It’s becoming increasingly obvious (to us at least) that eating organic food is more than just a nice idea, or an optional extra.
If we want to get serious about our own health, the health of the planet and creating a sustainable food system that’s realistically going to feed our growing population, it’s absolutely essential.
Sound a bit strong? Don’t worry, we have some convincing pieces of evidence we want to share with you.
The first one is the US based The Detox Project, who conduct validated glyphosate testing. Glyphosate is the chemical in weedkillers like Roundup. The results of their research into how widespread glyphosate use impacts human populations are pretty clear, with 93% of the adults testing positive for glyphosate, amongst other findings. If you’re interested, read the results of one study here.
So what? Glyphosate is one of the most used herbicides on the planet, so surely it’s safe for humans, right?
Well Bayer (who bought Monsanto in 2018) who makes Roundup, one of the most common brands, would like us to think so, but in March 2015 the World Health Organisation declared that “glyphosate is a probable human carcinogen”, based on the view of 17 top cancer experts from 11 countries, who met to assess the carcinogenity of 5 pesticides.
Bayer is currently in mediation to try to settle thousands of lawsuits claiming that Roundup causes cancer. Monsanto lost three trials in a row (with more than 2 billion dollars awarded in damages against them) and Bayer is still facing lawsuits from more than 42,000 farmers, gardeners and other users.
We did a bit of research into how safety limits for glyphosate are set, which raised all sorts of alarm bells! Read more about whether glyphosate is really safe here.
The Detox Project also asked people to put themselves on an organic diet for three weeks, and then retest themselves, to find out whether this can reduce the amount of glyphosate in your body. This experiment was done with a family in Sweden – read more about it here. Just two weeks on an organic diet dramatically decreased the amount of measurable pesticides in their bodies.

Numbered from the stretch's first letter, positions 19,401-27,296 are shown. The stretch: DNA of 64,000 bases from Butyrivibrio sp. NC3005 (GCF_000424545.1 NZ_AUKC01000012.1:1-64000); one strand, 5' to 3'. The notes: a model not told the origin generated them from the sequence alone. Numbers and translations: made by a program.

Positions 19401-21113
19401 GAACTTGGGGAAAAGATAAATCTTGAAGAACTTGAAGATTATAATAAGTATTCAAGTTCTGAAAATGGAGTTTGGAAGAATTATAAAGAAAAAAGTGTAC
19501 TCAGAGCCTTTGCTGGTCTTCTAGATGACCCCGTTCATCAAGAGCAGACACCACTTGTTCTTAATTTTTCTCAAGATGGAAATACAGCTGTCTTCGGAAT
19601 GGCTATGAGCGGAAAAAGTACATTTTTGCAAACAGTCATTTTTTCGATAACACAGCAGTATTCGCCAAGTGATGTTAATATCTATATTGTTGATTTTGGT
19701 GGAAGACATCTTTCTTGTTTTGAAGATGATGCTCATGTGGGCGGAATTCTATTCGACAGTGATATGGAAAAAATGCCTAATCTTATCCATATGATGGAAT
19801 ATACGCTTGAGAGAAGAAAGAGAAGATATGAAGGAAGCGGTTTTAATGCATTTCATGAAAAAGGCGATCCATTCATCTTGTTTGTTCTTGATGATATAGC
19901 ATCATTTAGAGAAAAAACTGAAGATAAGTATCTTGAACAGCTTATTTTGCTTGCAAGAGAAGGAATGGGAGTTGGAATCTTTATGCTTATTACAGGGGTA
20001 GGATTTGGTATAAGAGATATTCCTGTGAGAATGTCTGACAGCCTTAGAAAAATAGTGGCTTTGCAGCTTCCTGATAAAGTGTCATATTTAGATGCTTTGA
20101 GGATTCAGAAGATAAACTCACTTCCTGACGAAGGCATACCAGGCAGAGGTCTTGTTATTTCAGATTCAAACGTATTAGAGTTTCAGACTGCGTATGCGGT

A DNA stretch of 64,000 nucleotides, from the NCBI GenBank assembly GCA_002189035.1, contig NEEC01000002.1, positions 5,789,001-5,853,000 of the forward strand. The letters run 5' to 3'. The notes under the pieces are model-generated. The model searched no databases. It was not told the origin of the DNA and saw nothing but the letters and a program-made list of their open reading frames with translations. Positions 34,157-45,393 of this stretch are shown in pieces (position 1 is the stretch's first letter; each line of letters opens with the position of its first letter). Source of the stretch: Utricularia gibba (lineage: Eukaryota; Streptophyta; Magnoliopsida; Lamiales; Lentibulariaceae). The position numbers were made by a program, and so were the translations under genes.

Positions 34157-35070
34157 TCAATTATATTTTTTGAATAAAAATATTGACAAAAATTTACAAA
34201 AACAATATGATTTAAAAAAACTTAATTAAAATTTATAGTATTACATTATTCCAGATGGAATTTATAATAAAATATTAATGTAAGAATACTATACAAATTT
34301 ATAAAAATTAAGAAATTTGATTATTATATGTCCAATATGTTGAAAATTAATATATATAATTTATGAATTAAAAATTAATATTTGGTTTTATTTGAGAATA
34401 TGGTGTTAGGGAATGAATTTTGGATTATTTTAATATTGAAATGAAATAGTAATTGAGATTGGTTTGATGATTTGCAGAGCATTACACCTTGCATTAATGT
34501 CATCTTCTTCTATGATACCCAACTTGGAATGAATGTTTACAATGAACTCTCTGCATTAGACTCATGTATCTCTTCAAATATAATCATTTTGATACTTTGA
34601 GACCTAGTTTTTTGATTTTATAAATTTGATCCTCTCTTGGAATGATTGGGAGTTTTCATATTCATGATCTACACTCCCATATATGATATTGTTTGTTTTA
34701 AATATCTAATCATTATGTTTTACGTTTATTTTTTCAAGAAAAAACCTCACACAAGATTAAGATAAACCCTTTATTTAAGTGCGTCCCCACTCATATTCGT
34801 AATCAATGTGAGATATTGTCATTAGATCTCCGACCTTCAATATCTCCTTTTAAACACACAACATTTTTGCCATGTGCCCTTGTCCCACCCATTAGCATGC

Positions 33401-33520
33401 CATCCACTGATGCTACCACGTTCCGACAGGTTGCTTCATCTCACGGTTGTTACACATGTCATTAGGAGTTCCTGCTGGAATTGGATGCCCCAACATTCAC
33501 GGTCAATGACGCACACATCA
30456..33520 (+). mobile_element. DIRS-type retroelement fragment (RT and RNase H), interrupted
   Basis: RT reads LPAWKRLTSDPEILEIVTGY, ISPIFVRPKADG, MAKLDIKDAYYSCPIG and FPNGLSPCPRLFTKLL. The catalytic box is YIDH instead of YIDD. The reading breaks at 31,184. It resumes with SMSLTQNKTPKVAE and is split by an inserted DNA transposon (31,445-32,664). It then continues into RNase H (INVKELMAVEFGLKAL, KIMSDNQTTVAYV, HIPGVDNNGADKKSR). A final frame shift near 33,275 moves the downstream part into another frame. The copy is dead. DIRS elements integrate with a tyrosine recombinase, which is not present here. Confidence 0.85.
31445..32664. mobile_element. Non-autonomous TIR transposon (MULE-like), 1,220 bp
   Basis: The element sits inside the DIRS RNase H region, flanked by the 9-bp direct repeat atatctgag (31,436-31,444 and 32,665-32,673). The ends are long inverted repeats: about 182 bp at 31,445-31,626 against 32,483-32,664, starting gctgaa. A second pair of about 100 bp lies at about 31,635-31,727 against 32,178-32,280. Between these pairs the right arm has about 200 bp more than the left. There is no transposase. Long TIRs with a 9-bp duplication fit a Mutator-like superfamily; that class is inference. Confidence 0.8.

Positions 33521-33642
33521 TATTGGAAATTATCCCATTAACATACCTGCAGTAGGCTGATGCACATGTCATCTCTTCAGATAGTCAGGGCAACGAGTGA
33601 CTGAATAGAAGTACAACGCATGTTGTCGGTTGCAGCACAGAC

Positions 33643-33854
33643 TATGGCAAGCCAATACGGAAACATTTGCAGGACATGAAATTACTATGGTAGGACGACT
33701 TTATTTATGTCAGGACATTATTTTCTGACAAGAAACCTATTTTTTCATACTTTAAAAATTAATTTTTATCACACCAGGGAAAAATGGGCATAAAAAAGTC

One of the arguments against eating organic is that it’s too expensive, and sometimes this can be true, though buying seasonal, locally produced organic food can often be more affordable than its mass produced supermarket counterparts, as this post shows.
Another way to look at it is that the real costs of production are not reflected in the retail price, chemically produced food is too cheap and many people have unrealistic expectations of how cheap food should be.
For example, 2 litres of milk in 1910 would have cost the equivalent of $26 today, but we expect to pay as low as $1!
Until we as consumers start paying the real costs of producing food, they are often borne silently either by farmers or the environment.
You know what we think is the best solution to this whole mess?
Grow your own, of course! This will give you access to more organic food, while saving money at the same time.
This is why we’re so passionate about helping people learn how to grow their own organic fruit (and by extension, other organic produce in their gardens as well).
Our whole Grow Great Fruit system is based on organic principles, but if you want to find out more about the specifics, our short course Grow Great Fruit Without Chemicals explains how to put it into practice.
Once you learn the basic skills it’s really not rocket science. If you really want to change the world and fix the food system, look to your own backyard!